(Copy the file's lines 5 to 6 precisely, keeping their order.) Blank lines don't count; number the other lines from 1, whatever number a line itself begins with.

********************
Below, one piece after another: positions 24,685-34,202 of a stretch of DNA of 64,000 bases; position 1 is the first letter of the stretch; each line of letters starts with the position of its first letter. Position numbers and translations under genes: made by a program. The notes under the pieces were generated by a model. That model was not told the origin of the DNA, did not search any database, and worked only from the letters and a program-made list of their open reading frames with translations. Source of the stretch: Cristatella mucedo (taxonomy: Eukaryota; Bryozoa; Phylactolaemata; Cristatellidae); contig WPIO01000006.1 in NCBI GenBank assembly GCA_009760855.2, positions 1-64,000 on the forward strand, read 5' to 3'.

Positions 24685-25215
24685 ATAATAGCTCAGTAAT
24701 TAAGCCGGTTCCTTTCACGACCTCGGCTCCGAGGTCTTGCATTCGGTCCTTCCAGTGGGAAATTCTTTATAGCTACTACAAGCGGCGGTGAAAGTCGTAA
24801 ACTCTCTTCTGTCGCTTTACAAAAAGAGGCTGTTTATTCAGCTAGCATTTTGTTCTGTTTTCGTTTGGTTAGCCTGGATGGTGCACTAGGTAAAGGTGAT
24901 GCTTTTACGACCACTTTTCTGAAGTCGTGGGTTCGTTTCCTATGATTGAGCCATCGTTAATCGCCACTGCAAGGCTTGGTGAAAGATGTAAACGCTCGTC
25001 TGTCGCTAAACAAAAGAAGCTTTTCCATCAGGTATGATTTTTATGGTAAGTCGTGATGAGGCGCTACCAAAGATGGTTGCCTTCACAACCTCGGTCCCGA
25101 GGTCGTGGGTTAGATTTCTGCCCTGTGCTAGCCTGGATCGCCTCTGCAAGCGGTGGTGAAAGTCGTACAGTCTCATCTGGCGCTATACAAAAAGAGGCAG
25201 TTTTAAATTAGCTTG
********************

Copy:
24801 ACTCTCTTCTGTCGCTTTACAAAAAGAGGCTGTTTATTCAGCTAGCATTTTGTTCTGTTTTCGTTTGGTTAGCCTGGATGGTGCACTAGGTAAAGGTGAT
24901 GCTTTTACGACCACTTTTCTGAAGTCGTGGGTTCGTTTCCTATGATTGAGCCATCGTTAATCGCCACTGCAAGGCTTGGTGAAAGATGTAAACGCTCGTC